"His life was gentle, and the elements
So mixed in him, that Nature might stand up
And say to all the world, This was a man."
General Grimes was the ready
and devoted friend of every movement to advance the
"WASHINGTON, N. C., August 12, 1880.
W. GARL BROWNE, ESQ.,
Washington City, D. C.
"MY DEAR SIR: Your letter forwarded through Mr. Cowper to hand. When the portrait is completed, please put it in a suitable frame and write in paint colors and small letters on the back of the canvas, "Bryan Grimes, Major-General Provisional Army Confederate States," also your own name as artist. Have it boxed and addressed to the Philanthropic Society, Chapel Hill, N. C., care of Messrs. James Pender, C. B. Aycock and Locke Craige, committee. Prepaythe freight by express, at same time notify the gentlemen that you have, by my request, shipped the box to their address. Send original portraits back to Raleigh, care of Pulaski Cowper, and send your bill for it all to me. I will not insult you by asking if the portrait is well done, for I know otherwise it could not come from your hand.
Very truly yours,
(Postmarked 14th August, 1880, the day he was killed.)
The perpetrator of his foul assassination was never convicted; the alleged cause was that General Grimes became an important witness in some criminal matter, and the parties took this means to prevent his testimony from being given.
General Grimes was twice married; first to Miss Bettie Davis, and second to Miss Charlotte Bryan, daughter of the late Hon. John H. Bryan, (member of Congress 1825-27,) and leaves a large family to deplore his untimely fate.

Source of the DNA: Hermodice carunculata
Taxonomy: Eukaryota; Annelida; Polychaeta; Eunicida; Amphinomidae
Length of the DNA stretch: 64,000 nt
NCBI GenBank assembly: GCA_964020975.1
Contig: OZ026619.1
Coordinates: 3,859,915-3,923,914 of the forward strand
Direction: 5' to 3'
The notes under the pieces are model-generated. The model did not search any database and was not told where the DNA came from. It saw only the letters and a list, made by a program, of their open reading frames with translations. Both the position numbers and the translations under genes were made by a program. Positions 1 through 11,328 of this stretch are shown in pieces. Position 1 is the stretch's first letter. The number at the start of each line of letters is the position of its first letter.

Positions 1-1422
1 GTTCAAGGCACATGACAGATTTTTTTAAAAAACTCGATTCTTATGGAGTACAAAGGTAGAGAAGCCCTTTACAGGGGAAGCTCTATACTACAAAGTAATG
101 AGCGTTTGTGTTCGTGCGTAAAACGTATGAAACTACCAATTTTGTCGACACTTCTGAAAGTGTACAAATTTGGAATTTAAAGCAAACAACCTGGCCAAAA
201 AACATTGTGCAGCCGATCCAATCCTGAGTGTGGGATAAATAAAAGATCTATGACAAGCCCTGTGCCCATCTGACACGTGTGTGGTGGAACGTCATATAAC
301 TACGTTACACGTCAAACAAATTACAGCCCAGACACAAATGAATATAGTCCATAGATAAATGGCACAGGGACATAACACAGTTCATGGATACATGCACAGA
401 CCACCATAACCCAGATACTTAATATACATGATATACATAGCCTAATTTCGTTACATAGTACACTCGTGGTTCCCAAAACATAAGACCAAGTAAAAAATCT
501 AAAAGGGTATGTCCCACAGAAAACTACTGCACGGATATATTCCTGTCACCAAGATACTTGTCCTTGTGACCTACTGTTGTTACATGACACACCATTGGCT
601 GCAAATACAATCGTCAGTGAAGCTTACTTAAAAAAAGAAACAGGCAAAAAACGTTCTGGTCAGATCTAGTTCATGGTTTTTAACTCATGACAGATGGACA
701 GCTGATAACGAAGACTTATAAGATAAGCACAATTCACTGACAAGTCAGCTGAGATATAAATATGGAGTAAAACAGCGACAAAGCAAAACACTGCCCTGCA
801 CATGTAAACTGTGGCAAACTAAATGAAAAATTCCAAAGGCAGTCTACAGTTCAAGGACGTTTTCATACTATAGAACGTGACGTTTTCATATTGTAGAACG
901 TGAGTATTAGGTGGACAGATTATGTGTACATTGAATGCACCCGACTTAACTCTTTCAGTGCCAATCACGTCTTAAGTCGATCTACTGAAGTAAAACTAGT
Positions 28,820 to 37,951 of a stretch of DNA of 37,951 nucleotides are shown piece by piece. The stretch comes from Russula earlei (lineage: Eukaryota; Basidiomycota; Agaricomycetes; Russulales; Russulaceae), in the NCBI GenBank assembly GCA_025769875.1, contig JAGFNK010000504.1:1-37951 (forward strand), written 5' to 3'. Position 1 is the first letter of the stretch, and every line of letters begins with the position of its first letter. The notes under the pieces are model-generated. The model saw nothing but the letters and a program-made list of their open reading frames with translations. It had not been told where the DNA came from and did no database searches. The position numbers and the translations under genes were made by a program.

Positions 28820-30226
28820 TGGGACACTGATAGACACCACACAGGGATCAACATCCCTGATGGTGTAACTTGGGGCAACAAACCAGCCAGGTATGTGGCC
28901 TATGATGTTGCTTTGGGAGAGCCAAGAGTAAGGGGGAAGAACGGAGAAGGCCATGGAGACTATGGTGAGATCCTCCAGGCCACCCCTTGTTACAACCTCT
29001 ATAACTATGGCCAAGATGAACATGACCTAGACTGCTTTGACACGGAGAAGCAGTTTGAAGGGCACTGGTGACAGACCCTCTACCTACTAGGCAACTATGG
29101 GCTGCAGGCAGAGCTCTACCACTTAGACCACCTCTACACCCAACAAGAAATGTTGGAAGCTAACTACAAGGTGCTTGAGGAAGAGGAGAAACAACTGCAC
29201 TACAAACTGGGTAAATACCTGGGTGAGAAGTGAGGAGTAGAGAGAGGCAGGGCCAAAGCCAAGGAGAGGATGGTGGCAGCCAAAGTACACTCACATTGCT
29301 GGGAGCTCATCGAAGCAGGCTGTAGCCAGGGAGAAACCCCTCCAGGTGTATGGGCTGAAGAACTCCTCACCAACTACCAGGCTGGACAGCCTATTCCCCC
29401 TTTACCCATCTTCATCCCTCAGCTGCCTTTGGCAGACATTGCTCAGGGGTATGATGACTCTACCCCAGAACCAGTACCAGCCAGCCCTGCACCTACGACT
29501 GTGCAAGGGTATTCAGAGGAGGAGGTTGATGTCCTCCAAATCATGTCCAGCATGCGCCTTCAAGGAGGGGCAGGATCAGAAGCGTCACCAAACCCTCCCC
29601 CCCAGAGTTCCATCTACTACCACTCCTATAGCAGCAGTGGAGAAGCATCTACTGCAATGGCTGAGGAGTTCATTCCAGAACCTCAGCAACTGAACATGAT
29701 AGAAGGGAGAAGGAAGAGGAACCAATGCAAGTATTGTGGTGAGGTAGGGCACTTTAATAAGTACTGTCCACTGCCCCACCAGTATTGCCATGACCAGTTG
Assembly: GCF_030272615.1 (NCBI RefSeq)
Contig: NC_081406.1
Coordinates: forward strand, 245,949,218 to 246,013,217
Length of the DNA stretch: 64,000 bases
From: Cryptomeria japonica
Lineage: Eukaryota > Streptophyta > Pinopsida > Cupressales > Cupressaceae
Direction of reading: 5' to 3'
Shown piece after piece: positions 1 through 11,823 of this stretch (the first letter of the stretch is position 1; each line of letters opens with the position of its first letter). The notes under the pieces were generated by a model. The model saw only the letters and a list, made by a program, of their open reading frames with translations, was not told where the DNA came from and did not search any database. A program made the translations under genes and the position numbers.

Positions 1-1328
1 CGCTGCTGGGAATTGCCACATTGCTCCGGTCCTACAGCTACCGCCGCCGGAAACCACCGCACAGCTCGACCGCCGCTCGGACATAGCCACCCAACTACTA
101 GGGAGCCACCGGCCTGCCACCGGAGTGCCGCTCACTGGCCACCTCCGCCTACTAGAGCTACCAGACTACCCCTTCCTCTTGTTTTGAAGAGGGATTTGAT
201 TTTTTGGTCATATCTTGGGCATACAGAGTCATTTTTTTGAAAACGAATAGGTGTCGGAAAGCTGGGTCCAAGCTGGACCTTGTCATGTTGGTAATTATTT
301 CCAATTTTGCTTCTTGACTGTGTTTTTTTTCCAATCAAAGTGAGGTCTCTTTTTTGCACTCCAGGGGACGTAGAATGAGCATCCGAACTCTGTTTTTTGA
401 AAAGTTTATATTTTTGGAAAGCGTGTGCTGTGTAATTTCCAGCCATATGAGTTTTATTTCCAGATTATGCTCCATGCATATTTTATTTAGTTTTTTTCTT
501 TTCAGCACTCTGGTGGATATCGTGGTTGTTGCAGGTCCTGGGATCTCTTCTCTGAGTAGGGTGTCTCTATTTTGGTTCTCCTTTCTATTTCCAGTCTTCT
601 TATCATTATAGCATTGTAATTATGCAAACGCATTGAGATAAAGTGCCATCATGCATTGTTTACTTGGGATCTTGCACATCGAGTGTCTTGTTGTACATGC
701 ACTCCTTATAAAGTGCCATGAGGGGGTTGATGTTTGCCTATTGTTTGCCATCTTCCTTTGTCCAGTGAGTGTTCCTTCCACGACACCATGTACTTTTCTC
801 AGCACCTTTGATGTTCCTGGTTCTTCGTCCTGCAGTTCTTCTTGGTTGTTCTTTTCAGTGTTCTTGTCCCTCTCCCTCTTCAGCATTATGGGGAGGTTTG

In Moore's "History of North Carolina" is the following tribute to General Grimes: "In the disastrous, final retreat there were many brave deeds done by the troops of North Carolina. Especially did Major-General Bryan Grimes and Brigadier General William R. Cox distinguish themselves. General Grimes had won his way to the proud position he then held amid the few immortals surviving the many glorious conflicts waged by the Army of Northern Virginia. His bravery and devotion were supervised by an intelligent and scrupulous regard for his command, and no officer rendered fuller or more patriotic duty to the Southern cause." General Grimes furnished the historian with a most interesting sketch of the closing scenes of the conflict in Virginia. From this narrative I make a number of extracts: "About 9 o'clock," says General Grimes, "I heard the roar of artillery in our front, and in consequence of information received, I had my command aroused in time, and passed through the town of Appomattox Court House before daylight, where, on the opposite side of the town, I found the enemy in my front. Throwing out skirmishers and forming a line of battle, I reconnoitred and satisfied myself as to their position, and awaited the arrival of General
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